What method should you choose?

Attracting and keeping good employees is a goal in any business. One way to make life easier for your employees is to have an easy to use reimbursement plan. Travel, transportation, moving, and educational expenses are common reimbursable expenses. As the employer, you have the option to set up an accountable or nonaccountable reimbursement plan. Under either plan, you can deduct many of the business expenses paid to or for employees. However, the plan you choose can make a big difference to your employees.

Qualified items that are reported under an accountable plan are not included in the employee's wages. Under this plan, you issue a check to the employee, who accounts to you for the expenses and returns the excess advance, if any. You take the deduction for the business expense, but the expense never shows up on the employee's W-2. For a meal expense, the employee must provide you with the time, place, and business purpose. You are allowed to give and deduct the meal per diem amount given to the employee. If the meal per diem is within the federal guidelines, no income is reported on the employee's W-2, even is he or she doesn't spend the entire amount. Keep in mind that you and your relatives are not allowed to use the per diem method.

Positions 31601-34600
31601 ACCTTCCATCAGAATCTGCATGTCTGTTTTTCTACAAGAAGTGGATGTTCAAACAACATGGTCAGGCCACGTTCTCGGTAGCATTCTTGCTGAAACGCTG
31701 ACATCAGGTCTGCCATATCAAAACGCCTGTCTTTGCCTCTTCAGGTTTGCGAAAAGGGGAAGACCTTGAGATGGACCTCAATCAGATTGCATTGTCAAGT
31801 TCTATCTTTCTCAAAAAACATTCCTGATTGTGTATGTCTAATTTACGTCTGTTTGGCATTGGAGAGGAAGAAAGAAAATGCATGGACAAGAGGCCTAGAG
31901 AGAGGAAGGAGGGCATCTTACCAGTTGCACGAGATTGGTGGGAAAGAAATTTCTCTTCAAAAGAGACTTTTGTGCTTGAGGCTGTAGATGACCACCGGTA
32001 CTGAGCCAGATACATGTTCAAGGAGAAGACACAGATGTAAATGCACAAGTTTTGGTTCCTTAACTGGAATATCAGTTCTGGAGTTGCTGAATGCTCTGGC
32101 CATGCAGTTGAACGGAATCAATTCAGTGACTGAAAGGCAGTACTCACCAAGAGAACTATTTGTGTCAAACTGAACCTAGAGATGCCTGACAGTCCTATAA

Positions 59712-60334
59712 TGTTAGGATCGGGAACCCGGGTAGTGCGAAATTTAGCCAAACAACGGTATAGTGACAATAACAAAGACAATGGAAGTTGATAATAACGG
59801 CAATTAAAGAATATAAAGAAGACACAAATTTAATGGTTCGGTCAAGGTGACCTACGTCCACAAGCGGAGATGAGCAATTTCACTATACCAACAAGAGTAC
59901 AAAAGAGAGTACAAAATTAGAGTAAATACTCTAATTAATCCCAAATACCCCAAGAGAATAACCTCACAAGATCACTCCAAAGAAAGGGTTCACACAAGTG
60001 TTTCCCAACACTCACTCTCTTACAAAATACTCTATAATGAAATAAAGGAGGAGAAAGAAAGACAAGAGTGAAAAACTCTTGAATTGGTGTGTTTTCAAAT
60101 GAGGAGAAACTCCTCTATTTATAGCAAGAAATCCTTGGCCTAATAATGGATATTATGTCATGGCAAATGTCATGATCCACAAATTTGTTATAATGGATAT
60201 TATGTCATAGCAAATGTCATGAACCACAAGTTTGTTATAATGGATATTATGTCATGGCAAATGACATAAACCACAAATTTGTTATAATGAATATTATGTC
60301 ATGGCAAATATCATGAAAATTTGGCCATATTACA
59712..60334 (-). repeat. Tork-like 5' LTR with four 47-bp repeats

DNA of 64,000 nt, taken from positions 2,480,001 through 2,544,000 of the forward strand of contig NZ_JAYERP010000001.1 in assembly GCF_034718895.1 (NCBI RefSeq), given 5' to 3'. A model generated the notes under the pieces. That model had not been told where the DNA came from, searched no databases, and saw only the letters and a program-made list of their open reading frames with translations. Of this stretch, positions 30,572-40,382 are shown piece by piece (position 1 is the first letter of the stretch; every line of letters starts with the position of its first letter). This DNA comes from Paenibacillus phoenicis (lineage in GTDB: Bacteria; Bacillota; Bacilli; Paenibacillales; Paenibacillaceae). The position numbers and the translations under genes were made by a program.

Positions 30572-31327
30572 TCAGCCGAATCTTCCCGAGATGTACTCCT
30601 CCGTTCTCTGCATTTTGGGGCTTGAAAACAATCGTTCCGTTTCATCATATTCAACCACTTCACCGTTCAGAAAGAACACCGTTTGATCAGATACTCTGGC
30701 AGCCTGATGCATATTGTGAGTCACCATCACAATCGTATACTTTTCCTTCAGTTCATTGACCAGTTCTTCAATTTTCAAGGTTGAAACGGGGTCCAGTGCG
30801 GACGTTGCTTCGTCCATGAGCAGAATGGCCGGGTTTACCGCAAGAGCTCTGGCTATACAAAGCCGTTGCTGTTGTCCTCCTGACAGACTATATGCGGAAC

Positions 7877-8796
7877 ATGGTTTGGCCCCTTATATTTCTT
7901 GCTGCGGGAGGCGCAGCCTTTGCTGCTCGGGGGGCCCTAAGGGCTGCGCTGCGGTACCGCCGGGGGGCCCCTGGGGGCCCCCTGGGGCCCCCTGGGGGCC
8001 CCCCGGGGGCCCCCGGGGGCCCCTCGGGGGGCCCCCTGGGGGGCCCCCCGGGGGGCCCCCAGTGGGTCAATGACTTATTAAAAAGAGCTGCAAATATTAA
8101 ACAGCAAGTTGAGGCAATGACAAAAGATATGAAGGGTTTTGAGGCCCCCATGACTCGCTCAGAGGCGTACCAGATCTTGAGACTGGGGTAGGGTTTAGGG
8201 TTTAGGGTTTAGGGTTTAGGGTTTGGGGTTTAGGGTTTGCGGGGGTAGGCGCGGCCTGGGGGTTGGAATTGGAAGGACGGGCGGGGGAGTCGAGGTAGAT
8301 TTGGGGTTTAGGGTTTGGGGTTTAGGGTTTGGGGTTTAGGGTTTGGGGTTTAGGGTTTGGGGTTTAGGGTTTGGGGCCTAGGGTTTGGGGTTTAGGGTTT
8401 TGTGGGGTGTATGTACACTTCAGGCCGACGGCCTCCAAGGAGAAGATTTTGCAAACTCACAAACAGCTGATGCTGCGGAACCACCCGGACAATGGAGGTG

Under a nonaccountable plan, you grant a certain amount of money to the employee to cover business expenses. The employee's W-2 income includes the expense money. You deduct the expense money as wages paid to the employee. The employee can deduct the allowable business expenses on his or her personal return, subject to a limit. Tax wise, the accountable plan is generally easier and more advantageous for the employee.

Tax Tips Small Business

  • Deducting the Business Use of Your Home

    Don't overlook your home office

    If you use a portion of your home for business, you may be able to take a home office deduction whether you are self-employed or an employee. Expenses that you may be able to deduct for business use of the home may include the business portion of real estate taxes, mortgage interest, rent, utilities, insurance, depreciation, painting, and repairs.

    Read more ...

Small Business Quick Tip

  • Employer Provided Education

    Employer-provided education assistance benefits of $5,250 provided under a written plan are excludable from wages. The education doesn't need to be job-related to qualify.
Friday, 22nd February 2019

What is an Enrolled Agent and why should I care?

Click Here to find out


NATP Member

Follow us on


Tax Tips Personal

  • Tax Break for Reservists Called to Active Duty

    Penalty-free withdrawals from retirement plans

    If you are a reservist or national guardsman who was ordered or called to active duty for a period in excess of 179 days, you may withdraw money from your qualified retirement plan or IRA without incurring the 10% premature distribution penalty.

    Read more ...

Personal Quick Tip

  • Tuition Deduction

    If you paid qualifying tuition and related expenses in 2016, you may be able to deduct up to $4,000 of the costs or qualify for a tax credit.